The slowdown in growth is therefore entirely due to the reduction in the birth rate, obtained at first with insistent and decisive demographic campaigns conducted by the authorities to obtain that the marriage age was postponed by about fifteen years (27 years for men, 25 for women) with respect to current traditions, and that each couple had a child or two at most. The spontaneous tendency of urbanized couples inserted in modern economic sectors, where both spouses often find employment, to have no children at all, was then added to the denatalist policies, as has occurred in all industrialized countries. At the same time, the practice, once common above all in the countryside, of the suppression of newborn girls, aimed at favoring a male offspring, seems drastically reduced; but it must be said that it has been largely replaced by selective abortion made possible by the early diagnosis of the sex of the unborn child: the fact is that for every 100 females there are about 120 males, a phenomenon that in a short time risks producing negative repercussions. Moreover, the sharp decline in the birth rate was accompanied by an increase in life expectancy (estimated in 2008 around 75 years for females and 71 for males: double that of 50 years earlier), so that the composition by age it is still relatively balanced. Even in China, however, the tendency towards senilization is looming immediately, to the point that some local administrations have changed the terms of the demographic policy followed up to now, starting to promote the systematic choice of a second child, to allow a more balanced generational change. In fact, in 2015 the China made official the possibility for married couples to have two children.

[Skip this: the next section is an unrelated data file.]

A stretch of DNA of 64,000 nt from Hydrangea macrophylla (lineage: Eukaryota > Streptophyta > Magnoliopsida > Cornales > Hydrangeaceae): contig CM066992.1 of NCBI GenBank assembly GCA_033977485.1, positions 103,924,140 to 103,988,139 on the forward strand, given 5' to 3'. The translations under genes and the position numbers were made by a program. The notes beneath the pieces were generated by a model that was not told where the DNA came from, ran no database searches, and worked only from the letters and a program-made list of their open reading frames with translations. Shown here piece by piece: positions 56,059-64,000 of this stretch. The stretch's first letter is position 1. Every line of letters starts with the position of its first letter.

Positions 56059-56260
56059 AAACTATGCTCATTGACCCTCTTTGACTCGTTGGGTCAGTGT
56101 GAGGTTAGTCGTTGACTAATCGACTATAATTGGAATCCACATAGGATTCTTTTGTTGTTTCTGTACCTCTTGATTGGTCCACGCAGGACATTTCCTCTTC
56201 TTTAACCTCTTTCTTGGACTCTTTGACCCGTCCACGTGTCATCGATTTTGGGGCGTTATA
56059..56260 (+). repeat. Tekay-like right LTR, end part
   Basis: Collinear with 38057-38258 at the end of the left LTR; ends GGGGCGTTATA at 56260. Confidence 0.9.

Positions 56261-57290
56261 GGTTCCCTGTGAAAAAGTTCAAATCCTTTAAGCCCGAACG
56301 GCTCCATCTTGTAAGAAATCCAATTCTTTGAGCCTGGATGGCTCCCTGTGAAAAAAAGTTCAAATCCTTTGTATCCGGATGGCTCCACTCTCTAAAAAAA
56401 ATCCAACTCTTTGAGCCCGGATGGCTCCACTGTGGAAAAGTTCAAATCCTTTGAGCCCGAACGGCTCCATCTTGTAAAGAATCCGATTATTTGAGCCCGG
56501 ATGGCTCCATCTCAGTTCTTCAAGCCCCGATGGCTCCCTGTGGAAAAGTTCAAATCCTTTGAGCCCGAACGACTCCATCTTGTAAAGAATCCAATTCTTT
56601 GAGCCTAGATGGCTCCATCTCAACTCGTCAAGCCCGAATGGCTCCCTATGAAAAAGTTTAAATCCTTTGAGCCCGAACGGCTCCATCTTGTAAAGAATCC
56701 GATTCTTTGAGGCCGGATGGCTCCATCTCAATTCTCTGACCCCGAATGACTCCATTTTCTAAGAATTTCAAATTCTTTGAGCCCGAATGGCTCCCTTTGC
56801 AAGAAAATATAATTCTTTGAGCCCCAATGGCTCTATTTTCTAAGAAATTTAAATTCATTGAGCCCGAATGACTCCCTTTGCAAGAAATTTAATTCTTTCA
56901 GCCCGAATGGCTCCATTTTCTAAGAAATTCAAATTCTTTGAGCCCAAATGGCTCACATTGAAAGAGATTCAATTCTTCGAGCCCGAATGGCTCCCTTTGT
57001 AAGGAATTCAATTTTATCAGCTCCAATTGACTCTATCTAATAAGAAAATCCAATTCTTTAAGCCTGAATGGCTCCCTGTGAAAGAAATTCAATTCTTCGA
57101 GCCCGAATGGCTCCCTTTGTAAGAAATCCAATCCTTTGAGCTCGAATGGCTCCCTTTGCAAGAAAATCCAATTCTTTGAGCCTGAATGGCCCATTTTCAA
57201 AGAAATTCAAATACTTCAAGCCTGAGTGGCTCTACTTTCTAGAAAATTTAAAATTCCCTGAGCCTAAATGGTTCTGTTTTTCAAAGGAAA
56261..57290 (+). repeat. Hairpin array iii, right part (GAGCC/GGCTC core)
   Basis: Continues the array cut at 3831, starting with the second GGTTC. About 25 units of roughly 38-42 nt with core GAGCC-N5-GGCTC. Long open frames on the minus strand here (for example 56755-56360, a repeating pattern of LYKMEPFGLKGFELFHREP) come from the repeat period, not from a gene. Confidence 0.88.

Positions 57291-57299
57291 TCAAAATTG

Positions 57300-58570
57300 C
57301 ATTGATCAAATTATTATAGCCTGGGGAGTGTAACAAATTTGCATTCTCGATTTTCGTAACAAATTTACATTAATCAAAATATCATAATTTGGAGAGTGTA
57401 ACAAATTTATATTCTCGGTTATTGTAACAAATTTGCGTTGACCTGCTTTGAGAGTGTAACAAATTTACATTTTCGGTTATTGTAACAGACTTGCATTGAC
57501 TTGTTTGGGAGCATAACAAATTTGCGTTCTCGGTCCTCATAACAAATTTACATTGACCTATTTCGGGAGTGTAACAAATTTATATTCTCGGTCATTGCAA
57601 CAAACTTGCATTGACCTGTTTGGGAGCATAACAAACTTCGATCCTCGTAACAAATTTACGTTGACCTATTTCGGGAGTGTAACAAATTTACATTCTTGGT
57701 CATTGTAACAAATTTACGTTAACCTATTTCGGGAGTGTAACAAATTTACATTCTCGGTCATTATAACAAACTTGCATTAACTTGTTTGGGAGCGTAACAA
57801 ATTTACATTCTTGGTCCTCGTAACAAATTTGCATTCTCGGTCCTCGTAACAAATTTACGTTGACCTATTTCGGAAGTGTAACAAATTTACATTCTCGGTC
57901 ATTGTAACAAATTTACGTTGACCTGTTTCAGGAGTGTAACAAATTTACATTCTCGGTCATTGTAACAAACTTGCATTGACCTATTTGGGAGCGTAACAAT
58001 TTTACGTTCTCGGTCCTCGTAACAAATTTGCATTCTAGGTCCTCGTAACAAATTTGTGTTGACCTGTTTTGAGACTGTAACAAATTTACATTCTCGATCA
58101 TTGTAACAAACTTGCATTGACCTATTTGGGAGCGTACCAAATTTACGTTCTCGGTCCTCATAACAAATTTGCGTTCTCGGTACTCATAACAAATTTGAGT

The other socio-demographic indicators have also improved considerably, starting with literacy (about 91%), the share of young people entering university studies and food availability (about 3000 kcal / day).


The average density (138.5 residents / km 2) has very little significance, given the differences in settlement potential. The China propria hosts about 95% of the total population, with an average density of around 500 residents / km 2, which clearly contrasts with the 2 residents / km 2 of Tibet, the 7 of Qinghai, the 12 of Xinjiang Uygur, the 20 of Inner Mongolia: these areas total about 4.7 million km 2, that is to say just under half of the Chinese territory, but are home to just about fifty million people, that is less than 4% of the total.

The densification in the eastern regions and especially in the coastal ones (to which the Sichuan basin must be added) is a constant in Chinese history, barely smoothed out by the resettlement and inland colonization policies attempted in the 1960s and 1970s; in the following decades the trend appears to be growing again due to the extraordinary internal migratory flows, directed towards urban areas in the expansion phase.

The influx to the coast is not well balanced by emigration abroad, although this is more intense and diversified than in the past; on the other hand there are even small immigrant contingents. The Chinese permanently residing in communities abroad (which have now become very important for expanding the economic and cultural contacts of China with other countries, and also as investors in the Chinese economy) would amount to over 50 million.

China Population